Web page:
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MartketWatch: Royal Dutch Shell profit climbs 40%: set aside $500 million to settle a class-action lawsuit

Profit tops forecasts; company holds capital spending outlook

By Steve Goldstein, MarketWatch
Last Update: 3:32 AM ET Jul 27, 2006

LONDON (MarketWatch) – Royal Dutch Shell on Thursday said its second-quarter profit rose 40% on surging oil and gas prices despite not producing as much as oil as last year.

Royal Dutch said its net income rose to $7.32 billion, with revenue up 1% to 83.12 billion. It lifted its dividend by 9% to 0.25 euros (32 cents) a share.

On a cost of current supplies measure, a more widely-tracked figure that strips out the change of energy prices on inventories, profit rose 36% to $6.31 billion.

Analysts were looking for a profit of $6.13 billion.

The only European oil company bigger than Shell, BP, earlier this week reported an adjusted profit of $6.12 billion. Read story on BP’s earnings.

Shell shares improved 2.1% in early London trading.

Shell said its profit was driven by a 33% improvement in oil and gas prices, which offset an 8% decline in production to 3.25 million barrels of oil equivalent a day.

The production decline came as violence in Nigeria limited production there, and as the company recovered from last year’s hurricanes in the Gulf of Mexico.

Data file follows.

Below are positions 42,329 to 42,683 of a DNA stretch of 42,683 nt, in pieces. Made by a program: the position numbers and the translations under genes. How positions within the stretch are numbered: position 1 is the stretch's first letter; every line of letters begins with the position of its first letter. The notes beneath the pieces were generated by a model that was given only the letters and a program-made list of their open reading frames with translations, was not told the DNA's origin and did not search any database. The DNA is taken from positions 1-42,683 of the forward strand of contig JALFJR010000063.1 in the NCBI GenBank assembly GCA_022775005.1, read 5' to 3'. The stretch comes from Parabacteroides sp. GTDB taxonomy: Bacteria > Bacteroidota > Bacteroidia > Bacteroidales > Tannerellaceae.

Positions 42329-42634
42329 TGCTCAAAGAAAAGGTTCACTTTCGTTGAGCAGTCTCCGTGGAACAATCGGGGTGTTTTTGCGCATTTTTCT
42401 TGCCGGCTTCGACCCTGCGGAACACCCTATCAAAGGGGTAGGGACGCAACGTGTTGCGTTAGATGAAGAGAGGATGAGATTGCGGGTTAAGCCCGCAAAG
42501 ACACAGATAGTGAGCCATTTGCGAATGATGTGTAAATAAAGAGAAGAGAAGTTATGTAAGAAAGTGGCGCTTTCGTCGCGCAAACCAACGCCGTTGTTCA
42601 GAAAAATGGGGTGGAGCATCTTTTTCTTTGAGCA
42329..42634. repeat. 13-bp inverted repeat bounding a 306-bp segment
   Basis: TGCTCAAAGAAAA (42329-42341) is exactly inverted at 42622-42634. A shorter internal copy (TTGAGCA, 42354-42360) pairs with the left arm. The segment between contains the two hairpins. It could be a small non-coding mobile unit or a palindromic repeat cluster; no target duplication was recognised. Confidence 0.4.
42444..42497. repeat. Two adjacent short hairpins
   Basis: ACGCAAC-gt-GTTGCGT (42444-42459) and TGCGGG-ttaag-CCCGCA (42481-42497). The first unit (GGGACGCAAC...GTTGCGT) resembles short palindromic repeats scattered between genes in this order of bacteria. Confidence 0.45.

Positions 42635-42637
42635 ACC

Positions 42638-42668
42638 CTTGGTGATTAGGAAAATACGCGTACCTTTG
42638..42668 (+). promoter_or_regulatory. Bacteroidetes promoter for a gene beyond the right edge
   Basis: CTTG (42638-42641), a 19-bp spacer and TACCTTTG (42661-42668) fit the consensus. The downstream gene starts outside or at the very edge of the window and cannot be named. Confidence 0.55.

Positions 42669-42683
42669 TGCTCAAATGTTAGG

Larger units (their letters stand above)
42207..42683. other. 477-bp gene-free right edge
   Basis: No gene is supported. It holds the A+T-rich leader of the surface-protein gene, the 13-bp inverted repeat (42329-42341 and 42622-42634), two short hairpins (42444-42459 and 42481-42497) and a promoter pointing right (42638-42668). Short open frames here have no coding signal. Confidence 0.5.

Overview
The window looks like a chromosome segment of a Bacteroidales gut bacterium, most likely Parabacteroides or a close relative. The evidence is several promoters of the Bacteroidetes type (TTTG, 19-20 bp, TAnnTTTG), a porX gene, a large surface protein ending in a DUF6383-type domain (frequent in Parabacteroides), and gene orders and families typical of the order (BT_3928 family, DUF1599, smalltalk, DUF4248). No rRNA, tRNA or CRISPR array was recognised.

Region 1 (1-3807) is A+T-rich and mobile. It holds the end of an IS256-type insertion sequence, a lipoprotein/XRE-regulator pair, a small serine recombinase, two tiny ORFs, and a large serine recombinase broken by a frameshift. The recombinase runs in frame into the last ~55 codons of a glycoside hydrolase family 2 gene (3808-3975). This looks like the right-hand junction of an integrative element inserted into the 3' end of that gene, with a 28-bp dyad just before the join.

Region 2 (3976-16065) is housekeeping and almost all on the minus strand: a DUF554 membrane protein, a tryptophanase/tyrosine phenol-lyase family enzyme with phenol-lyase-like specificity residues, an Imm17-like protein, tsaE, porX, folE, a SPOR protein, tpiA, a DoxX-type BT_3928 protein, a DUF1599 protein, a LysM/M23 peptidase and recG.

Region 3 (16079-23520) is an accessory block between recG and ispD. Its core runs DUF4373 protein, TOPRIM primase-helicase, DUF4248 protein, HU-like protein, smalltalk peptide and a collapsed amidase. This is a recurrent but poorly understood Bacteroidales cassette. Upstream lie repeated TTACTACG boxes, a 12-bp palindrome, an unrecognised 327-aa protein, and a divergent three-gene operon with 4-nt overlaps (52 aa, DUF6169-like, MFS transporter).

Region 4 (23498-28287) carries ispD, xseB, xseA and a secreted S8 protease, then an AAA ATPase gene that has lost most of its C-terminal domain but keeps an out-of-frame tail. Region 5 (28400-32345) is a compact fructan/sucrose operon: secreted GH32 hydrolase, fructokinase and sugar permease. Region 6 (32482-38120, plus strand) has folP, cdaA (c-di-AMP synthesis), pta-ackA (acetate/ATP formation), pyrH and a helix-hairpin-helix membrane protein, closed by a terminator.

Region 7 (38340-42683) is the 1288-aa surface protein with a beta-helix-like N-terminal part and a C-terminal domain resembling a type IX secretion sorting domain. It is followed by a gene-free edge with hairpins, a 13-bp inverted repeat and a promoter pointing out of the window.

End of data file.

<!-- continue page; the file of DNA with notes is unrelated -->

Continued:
Shell said excluding those factors, and the increased share of production taken by governments due to better prices, production was flat.

It said it can’t predict when it will re-start Nigerian production or when it will ramp up to full capacity.

Shell also noted that it’s set aside $500 million to settle a class-action lawsuit related to its proved reserve reduction in 2004, when it slashed reserves by a third.

Shell provided some comfort to investors by noting it’s holding onto its guidance for 2006 capital spending of around $19 billion and 2007 capital spending of $21 billion, excluding costs of getting the minority-held Sakhalin venture in Russia started.

The industry broadly has been battling cost inflation.

It said it’s still studying whether to create one of the largest U.S. refineries in Port Arthur and whether to expand its Athabasca oil sands project in Canada, and has decided to go ahead on expanding petrochemicals activity in Singapore and the Pearl GTL Qatar gas-to-liquids project. 

Steve Goldstein is MarketWatch’s London bureau chief.

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